Unification News for August 1999
Volume 3, Part 9
Much of Christian thought has been devoted to the vexing problem of the Nature of Jesus. For centuries, his own question, "Who do men say that I am?" (Mk. 8:27) has been debated heatedly by both theologians and laymen alike. Was Jesus really God Himself in a human body? Was he only man? If the former, how could God so limit Himself? If the latter, how did Jesus differ from other men? Did he exist before his birth? What is his relationship to the Holy Spirit? The Principle sheds light on these age-old questions and clarifies them.
Divine Principle explains that Jesus is best understood by reference to God's original ideal for man. On several levels a person who fulfills this ideal has special value and significance.
Firstly, with much of historic Christian theology, Divine principle affirms that every person is created as a child of God. When a person matures according to the image of God within him, we may think of him as embodying true personhood; in Jesus' words, he is "perfect as (the) heavenly Father is perfect." (Mt. 5:48) He becomes a person in whom the spirit of God dwells, a visible manifestation of the invisible God. In this sense we may even say he becomes God's body.
Secondly, since all human beings resemble the universal aspects of God, we all share a common nature. However, each person also embodies unique characteristics from God. No two people are the same. Ultimately, a person who fulfills the ideal of perfection can never be duplicated, throughout all of eternity. He has his own eternal uniqueness.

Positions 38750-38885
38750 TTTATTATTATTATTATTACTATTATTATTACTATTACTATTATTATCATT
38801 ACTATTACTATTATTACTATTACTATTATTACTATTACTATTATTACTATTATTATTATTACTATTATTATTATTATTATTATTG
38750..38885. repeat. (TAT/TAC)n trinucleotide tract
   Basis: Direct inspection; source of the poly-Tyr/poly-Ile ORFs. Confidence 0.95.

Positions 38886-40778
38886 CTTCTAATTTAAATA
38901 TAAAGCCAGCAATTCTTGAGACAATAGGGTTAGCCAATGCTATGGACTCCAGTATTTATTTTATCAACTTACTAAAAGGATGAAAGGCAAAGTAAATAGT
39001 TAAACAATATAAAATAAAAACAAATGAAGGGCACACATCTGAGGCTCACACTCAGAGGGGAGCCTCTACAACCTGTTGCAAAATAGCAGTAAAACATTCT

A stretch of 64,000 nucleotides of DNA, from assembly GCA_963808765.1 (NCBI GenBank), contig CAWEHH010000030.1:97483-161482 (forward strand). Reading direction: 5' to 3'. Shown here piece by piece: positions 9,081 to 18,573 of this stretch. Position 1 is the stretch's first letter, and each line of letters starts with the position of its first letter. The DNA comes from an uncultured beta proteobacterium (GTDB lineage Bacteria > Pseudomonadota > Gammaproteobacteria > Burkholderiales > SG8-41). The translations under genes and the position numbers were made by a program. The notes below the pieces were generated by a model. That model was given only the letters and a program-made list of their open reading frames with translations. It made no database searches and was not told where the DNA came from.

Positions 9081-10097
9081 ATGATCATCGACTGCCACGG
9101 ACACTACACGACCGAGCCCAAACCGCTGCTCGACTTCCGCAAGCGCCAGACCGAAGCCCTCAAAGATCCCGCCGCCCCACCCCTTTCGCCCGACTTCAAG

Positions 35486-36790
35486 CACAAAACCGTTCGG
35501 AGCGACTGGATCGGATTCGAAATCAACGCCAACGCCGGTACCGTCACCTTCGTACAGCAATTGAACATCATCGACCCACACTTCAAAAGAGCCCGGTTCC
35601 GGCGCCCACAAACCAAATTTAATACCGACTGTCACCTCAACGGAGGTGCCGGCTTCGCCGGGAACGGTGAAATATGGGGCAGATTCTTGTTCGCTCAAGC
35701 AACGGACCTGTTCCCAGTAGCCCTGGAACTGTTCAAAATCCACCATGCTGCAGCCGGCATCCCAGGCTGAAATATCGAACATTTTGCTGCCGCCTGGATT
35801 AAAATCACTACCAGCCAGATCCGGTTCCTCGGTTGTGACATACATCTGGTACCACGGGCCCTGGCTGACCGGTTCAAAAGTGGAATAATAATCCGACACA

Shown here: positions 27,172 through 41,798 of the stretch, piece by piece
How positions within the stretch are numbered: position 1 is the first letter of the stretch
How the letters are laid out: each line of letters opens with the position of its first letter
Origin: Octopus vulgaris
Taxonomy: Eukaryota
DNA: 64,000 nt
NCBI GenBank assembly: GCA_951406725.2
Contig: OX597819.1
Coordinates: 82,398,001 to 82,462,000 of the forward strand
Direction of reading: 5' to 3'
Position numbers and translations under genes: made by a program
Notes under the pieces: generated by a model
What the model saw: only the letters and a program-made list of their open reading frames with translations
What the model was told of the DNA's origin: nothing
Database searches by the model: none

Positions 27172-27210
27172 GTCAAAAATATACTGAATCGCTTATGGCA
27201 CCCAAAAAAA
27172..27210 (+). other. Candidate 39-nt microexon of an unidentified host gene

Same value as the cosmos
Thirdly, Jesus once asserted that a person's life was more precious than the whole world. As the Principle of Creation explains, each human being is a microcosm of the cosmos. His spirit encapsulates the elements of the spirit world, and his physical body those of the physical world. For Divine Principle, since each person encapsulates the cosmos, he has the same value as the cosmos.
Thus understanding a true person's value, let us address an issue that had bedeviled the Christian church for 2,000 years: Is Jesus God himself, or is he simply a human being?
Divine Principle affirms Jesus is an example of a true person - a person who has fulfilled God's original ideal for man. He was a visible expression of the invisible God, a man of unique individuality and a person of cosmic value. As we may imagine, his significance is thus hardly to be compared with that of ordinary fallen man. Jesus was the man for others, the man who, as Emerson put it, plowed his name into the history of the world. He was a true man, and although all of us are meant to be like him, none of us yet is.
The Principle does not simply deny the conventional belief that Jesus is God, because, as we have indicated, a true person is one with God, However, Jesus was divine precisely because he was fully human.
None of Jesus' contemporaries and disciples appeared to have thought he was God Himself. The evidence before them indicated otherwise. Even his own brothers, for example, failed to recognize his identity. And although the Apostle Paul did not meet Jesus during his life-time, his proximity in time to him and his disciples led him to write: